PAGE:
Cerebrovascular Accident Hemorrhagic
Hemorrhagic strokes are caused by rupture of small blood vessels that supply blood to the brain. Hemorrhagic strokes are more common in those who have high blood pressure. This type of stroke tends to be much more serious than an ischemic stroke.
Hemorrhagic strokes damage the brain in two ways:
- Loss of blood supply
- Effects of bleeding:
- Bleeding within brain tissue causes swelling and increases the pressure against the brain.
- The pressure directly injures brain cells.
Hemorrhagic strokes account for about 15 percent of all strokes. One type of hemorrhagic stroke, a subarachnoid hemorrhage, accounts for about 5 to 7 percent of all strokes.
Continue to Cerebrovascular Accident Ischemic
- Brown WV. Metabolic syndrome and risk of stroke. Clin Cornerstone. 2004;6 Suppl 3:S30-4. 
- Hoppe C. Defining stroke risk in children with sickle cell anaemia. Br J Haematol. 2005 Mar;128(6):751-66.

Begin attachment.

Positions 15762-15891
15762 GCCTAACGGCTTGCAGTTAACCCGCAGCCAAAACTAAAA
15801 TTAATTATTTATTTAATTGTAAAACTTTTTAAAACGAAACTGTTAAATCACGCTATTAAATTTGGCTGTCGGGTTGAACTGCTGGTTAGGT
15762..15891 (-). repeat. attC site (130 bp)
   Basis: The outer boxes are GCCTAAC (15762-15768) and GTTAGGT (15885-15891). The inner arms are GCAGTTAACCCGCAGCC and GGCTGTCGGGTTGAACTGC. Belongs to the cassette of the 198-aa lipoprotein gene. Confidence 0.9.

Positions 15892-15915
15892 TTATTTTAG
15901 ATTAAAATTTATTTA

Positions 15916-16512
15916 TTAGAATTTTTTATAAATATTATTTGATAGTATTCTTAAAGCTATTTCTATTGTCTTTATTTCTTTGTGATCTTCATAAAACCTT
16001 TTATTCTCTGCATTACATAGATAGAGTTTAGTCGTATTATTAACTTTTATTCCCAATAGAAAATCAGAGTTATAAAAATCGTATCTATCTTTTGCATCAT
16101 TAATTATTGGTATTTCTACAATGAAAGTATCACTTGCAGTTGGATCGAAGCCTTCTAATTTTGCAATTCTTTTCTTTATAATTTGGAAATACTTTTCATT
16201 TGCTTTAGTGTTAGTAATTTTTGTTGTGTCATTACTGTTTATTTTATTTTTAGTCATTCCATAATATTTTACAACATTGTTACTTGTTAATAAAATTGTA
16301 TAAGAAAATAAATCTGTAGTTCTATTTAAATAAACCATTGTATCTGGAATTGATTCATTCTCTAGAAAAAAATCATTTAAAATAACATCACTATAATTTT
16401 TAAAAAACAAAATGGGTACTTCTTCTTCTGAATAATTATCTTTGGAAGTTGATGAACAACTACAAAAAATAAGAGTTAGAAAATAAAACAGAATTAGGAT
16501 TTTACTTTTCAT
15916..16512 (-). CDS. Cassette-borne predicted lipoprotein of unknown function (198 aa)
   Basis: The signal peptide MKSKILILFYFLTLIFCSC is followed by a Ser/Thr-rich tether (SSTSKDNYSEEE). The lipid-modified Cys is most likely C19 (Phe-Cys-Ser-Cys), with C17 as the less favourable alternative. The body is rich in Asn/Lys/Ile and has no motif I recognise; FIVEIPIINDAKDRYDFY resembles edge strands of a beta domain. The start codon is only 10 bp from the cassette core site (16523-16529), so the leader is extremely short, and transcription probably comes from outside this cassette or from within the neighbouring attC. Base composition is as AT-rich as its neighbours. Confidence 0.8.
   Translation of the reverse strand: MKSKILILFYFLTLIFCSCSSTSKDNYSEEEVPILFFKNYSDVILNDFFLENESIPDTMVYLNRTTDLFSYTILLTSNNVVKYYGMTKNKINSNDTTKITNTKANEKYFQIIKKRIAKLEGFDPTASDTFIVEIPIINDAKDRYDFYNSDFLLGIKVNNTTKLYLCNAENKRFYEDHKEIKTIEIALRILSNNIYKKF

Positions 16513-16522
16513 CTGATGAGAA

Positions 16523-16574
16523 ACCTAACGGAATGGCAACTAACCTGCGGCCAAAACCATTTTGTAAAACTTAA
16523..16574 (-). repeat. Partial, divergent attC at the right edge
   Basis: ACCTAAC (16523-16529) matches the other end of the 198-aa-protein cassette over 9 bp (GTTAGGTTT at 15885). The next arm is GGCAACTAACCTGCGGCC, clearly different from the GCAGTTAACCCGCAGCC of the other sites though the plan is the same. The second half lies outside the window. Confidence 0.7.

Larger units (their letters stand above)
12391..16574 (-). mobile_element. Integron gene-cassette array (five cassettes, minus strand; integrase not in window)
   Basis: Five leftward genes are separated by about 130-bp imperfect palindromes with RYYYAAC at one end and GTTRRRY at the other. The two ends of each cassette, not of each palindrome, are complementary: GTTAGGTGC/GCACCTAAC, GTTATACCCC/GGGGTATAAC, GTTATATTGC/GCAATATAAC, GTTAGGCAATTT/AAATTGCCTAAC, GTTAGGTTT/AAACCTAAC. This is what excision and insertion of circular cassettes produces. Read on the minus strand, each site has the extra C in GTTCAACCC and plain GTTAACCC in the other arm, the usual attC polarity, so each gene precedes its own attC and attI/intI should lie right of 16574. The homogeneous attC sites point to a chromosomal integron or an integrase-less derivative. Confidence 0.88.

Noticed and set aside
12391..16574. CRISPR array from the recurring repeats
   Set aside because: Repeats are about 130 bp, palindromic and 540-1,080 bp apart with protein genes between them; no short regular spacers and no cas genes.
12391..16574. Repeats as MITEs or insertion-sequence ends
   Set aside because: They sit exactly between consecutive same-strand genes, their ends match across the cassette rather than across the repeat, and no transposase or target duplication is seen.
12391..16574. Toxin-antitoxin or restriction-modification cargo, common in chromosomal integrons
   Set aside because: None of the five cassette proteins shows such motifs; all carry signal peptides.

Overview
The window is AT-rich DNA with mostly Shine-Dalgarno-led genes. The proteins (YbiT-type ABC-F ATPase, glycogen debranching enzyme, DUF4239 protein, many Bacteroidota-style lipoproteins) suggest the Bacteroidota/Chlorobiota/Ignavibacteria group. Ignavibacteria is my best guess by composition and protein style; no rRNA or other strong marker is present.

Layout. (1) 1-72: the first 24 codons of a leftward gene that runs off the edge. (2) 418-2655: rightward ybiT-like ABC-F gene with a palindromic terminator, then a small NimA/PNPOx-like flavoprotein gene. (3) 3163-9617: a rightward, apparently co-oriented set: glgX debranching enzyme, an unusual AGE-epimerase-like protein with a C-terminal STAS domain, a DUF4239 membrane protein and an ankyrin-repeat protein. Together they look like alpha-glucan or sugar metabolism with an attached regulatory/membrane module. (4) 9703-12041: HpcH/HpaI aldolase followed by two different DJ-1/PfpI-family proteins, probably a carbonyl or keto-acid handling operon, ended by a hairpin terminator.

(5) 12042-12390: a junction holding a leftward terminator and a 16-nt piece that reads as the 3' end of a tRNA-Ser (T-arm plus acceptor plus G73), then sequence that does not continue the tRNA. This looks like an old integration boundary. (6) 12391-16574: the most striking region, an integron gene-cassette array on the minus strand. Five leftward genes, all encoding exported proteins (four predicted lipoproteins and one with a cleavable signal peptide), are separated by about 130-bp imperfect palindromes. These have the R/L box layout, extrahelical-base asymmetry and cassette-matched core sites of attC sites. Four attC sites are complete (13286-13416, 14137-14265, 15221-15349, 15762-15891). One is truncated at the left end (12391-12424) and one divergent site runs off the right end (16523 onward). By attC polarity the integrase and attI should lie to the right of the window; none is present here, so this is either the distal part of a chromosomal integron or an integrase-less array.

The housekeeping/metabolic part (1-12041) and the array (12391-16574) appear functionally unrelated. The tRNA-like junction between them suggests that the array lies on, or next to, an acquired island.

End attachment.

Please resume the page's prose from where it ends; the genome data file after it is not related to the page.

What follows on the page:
- Ingall T. Stroke--incidence, mortality, morbidity and risk. J Insur Med. 2004;36(2):143-52. 
- Kim H, Friedlander Y, Longstreth WT Jr, Edwards KL, Schwartz SM, Siscovick DS. Family history as a risk factor for stroke in young women. Am J Prev Med. 2004 Dec;27(5):391-6. 
- Sacco RL, Sivenius J, Diener HC. Efficacy of aspirin plus extended-release dipyridamole in preventing recurrent stroke in high-risk populations. Arch Neurol. 2005 Mar;62(3):403-8. 
- Smeeth L, Thomas SL, Hall AJ, Hubbard R, Farrington P, Vallance P. Risk of myocardial infarction and stroke after acute infection or vaccination. N Engl J Med. 2004 Dec 16;351(25):2611-8. 
- Weber MA. Managing the patient at risk for a second stroke. J Hypertens Suppl. 2005 Apr;23(1):S41-7.